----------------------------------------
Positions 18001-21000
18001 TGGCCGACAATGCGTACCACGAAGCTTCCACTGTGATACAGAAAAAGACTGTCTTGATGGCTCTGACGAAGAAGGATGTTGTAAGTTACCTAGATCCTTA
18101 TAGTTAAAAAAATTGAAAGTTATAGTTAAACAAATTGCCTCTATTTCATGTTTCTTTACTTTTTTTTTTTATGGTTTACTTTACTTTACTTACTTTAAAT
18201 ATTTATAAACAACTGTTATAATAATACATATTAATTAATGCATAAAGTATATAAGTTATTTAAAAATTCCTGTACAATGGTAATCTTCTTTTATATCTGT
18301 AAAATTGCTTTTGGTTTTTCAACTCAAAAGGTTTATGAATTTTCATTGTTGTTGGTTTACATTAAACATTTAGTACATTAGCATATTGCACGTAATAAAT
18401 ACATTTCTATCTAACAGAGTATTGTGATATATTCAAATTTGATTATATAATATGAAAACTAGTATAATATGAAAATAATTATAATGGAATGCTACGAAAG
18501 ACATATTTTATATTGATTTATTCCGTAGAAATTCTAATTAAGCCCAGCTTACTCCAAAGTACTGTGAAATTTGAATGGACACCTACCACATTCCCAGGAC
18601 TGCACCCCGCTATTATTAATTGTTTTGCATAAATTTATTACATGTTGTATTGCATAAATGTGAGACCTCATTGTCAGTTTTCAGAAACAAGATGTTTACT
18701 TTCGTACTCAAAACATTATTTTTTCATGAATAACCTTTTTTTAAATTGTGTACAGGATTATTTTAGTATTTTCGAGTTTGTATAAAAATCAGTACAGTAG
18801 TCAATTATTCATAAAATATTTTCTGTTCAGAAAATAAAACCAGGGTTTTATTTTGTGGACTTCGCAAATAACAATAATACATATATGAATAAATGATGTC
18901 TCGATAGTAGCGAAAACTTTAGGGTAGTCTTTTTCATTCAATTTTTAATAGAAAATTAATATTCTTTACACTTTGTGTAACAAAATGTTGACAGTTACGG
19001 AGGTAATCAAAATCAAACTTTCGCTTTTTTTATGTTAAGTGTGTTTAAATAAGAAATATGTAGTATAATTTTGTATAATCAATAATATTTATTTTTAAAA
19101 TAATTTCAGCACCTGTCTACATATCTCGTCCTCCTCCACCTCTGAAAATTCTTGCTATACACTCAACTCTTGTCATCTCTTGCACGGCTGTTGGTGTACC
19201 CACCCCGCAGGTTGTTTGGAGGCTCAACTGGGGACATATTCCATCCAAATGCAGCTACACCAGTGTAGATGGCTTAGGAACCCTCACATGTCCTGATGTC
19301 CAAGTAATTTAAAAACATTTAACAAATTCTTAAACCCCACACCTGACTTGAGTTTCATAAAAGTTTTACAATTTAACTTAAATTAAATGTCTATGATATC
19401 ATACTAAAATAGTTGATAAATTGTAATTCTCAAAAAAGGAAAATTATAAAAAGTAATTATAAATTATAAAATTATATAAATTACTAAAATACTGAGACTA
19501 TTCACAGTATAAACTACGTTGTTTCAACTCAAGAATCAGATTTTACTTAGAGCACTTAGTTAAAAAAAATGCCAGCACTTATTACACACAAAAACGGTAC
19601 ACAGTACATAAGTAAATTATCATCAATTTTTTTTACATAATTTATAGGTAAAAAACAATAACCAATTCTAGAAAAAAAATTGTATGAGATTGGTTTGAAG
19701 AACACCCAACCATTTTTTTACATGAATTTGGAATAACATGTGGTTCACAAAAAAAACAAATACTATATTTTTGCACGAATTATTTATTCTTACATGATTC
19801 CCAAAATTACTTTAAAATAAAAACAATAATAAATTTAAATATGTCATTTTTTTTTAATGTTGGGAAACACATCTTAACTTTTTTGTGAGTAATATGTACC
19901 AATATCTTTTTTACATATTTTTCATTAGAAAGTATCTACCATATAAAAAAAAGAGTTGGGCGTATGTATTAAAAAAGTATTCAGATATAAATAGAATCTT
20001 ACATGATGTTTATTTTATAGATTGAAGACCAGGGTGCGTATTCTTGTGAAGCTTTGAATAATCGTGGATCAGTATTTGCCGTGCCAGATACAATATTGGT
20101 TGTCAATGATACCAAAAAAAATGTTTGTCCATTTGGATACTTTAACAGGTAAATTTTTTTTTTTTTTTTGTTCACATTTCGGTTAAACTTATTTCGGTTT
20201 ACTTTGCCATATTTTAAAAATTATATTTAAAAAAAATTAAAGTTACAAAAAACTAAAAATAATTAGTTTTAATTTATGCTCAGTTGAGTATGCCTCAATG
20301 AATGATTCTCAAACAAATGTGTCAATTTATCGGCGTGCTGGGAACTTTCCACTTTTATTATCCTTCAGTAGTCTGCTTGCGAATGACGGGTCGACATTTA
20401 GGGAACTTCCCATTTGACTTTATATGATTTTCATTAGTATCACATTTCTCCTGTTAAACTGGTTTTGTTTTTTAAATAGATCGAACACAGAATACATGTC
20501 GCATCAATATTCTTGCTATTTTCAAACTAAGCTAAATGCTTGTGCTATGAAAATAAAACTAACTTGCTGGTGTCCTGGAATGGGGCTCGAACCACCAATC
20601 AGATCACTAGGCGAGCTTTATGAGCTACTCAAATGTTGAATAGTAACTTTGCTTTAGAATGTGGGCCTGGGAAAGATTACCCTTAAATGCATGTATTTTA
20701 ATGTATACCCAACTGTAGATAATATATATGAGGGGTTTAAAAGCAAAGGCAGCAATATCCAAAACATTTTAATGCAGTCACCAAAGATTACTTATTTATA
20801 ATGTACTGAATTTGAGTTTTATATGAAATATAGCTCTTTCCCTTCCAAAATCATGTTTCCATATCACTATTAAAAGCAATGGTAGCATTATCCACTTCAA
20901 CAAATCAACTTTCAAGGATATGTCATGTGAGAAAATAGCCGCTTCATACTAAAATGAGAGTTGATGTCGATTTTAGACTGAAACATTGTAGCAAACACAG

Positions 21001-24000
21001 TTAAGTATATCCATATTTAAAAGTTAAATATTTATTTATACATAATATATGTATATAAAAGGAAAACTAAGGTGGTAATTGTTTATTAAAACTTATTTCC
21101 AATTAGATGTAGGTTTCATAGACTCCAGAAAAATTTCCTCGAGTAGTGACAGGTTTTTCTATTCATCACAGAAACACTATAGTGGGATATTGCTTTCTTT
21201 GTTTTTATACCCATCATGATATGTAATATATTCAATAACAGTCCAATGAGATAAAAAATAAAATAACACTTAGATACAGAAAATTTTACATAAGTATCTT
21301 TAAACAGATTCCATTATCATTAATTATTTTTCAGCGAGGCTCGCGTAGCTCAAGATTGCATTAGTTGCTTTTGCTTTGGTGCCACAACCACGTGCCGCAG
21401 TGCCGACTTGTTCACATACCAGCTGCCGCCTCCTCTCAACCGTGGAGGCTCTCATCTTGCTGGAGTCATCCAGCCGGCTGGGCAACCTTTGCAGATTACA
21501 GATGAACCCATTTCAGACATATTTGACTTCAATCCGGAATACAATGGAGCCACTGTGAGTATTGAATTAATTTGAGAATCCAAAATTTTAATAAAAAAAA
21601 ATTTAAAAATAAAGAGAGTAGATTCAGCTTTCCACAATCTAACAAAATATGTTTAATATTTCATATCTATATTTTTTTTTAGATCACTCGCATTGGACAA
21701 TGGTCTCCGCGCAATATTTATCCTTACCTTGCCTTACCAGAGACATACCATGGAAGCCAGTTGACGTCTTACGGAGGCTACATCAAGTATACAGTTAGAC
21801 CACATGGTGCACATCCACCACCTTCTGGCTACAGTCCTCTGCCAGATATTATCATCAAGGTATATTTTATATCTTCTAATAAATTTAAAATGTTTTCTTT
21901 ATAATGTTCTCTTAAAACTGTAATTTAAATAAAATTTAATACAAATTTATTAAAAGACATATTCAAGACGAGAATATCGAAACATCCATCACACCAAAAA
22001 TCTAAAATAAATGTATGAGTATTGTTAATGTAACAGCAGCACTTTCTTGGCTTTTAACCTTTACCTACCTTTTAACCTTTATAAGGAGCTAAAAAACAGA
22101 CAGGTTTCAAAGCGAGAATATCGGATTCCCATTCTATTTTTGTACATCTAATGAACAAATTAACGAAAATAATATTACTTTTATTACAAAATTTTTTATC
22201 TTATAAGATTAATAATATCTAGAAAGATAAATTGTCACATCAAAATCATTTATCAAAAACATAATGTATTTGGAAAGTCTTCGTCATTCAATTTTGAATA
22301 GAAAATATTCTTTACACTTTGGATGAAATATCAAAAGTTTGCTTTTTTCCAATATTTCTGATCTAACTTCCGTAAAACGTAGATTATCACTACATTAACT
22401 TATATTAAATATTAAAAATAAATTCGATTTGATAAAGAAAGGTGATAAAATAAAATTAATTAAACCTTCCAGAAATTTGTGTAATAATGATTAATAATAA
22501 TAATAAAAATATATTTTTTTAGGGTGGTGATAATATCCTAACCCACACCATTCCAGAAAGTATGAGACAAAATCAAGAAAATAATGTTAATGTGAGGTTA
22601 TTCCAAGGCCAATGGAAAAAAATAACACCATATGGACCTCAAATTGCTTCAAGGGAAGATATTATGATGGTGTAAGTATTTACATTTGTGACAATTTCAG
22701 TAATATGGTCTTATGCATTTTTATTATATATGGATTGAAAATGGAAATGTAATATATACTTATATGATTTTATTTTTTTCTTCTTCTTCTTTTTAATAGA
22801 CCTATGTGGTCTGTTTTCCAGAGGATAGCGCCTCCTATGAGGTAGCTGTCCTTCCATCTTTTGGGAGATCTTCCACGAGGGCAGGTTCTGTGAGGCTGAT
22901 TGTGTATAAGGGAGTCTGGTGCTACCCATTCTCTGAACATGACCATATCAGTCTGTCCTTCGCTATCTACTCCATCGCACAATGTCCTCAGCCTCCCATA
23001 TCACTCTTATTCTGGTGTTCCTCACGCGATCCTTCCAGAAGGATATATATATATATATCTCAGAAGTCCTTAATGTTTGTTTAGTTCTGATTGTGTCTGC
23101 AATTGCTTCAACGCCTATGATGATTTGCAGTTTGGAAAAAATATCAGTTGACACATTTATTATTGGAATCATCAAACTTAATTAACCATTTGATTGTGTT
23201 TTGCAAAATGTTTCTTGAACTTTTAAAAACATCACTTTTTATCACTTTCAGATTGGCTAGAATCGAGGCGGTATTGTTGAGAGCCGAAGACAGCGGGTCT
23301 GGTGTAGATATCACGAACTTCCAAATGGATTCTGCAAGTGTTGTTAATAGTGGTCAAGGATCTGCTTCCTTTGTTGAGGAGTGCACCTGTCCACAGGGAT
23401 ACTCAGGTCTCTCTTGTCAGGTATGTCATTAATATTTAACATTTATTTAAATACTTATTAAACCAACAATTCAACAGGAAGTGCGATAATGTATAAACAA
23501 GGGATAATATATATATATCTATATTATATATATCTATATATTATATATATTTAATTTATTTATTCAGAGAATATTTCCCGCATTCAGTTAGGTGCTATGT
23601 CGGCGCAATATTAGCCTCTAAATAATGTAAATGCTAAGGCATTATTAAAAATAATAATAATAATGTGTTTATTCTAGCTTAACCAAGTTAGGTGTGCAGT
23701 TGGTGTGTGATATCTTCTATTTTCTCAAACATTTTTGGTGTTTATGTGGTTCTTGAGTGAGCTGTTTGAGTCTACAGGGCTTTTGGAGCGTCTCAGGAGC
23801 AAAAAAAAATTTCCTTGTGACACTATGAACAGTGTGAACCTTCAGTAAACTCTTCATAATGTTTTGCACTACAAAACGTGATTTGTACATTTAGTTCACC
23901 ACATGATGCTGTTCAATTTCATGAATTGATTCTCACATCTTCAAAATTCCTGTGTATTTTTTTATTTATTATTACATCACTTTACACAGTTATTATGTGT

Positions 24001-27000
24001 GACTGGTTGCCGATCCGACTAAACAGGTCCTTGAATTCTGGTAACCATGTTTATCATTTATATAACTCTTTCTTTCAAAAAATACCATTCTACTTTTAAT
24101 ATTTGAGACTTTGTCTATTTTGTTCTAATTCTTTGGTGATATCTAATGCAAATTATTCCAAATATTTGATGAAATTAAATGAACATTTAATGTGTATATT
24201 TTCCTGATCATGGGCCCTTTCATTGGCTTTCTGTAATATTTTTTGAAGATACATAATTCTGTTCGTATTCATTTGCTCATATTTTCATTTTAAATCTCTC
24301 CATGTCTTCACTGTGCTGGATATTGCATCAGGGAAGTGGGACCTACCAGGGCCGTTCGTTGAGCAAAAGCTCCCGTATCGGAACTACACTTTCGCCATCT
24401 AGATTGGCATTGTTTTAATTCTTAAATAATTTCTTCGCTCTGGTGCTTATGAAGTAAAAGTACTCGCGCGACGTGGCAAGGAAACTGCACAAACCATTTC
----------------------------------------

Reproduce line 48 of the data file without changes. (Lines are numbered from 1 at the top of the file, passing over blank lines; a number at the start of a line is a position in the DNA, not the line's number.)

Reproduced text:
22501 TAATAAAAATATATTTTTTTAGGGTGGTGATAATATCCTAACCCACACCATTCCAGAAAGTATGAGACAAAATCAAGAAAATAATGTTAATGTGAGGTTA